SAN ANTONIOIn first-line hormonal therapy for advanced breast cancer, elevated levels of HER-2/neu predict lower response rates and shorter time to disease progression, compared with normal HER-2 levels, according to a large international study.
Allan Lipton, MD, professor of medicine and oncology, Pennsylvania State University, Hershey, presented the findings at the 24th Annual San Antonio Breast Cancer Symposium (abstract 6).
The study was part of a phase III study comparing the aromatase inhibitor letrozole(Drug information on letrozole) (Femara) with tamoxifen(Drug information on tamoxifen) (Nolvadex) as first-line therapy in 907 postmenopausal women with advanced breast cancer. That study found a significant benefit for letrozole.
The companion study reported by Dr. Lipton used the Bayer Immuno 1 automated assay to determine HER-2 levels in pretreatment serum samples from 566 of the 907 participants.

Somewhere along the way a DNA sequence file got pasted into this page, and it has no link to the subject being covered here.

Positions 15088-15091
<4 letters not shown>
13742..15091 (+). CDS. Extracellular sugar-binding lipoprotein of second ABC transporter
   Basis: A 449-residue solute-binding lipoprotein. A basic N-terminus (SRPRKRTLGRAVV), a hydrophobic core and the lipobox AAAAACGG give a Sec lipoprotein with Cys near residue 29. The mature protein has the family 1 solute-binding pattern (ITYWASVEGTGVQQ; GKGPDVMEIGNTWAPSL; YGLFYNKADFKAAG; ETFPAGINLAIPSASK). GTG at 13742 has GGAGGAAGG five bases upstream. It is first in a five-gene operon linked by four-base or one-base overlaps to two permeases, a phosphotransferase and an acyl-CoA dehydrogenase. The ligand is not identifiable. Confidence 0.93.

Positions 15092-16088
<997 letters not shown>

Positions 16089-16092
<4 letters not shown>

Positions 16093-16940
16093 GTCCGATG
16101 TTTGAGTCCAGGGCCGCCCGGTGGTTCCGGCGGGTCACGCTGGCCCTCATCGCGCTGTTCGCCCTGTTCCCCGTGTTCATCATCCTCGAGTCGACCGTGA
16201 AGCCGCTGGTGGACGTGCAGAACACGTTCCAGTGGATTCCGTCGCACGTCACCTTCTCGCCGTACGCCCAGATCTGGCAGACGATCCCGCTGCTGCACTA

The objective response rate according to HER-2 status, irrespective of treatment, was significantly higher in HER-2-negative than in HER-2-positive patients. Overall response rate was 31% vs 15%; clinical benefit rate (complete and partial responses plus stable disease for 24 weeks) was 50% vs 29%; and time to progression was 9.4 vs 5.6 months for HER-2-negative vs positive patients, respectively. These differences were all significant (P < .0001), Dr. Lipton said.
Multivariate analysis revealed elevated serum HER-2 as a negative predictor of overall response rate, clinical benefit rate, time to progression, and time to treatment failure, he said.
When HER-2-positive patients were analyzed according to treatment arm, patients receiving letrozole had numerically higher responses, although the differences were not significant. For letrozole vs tamoxifen, respectively, the objective response rate was 17% vs 13%; clinical benefit rate 32% vs 26%; and median time to progression 6.1 months vs 3.3 months.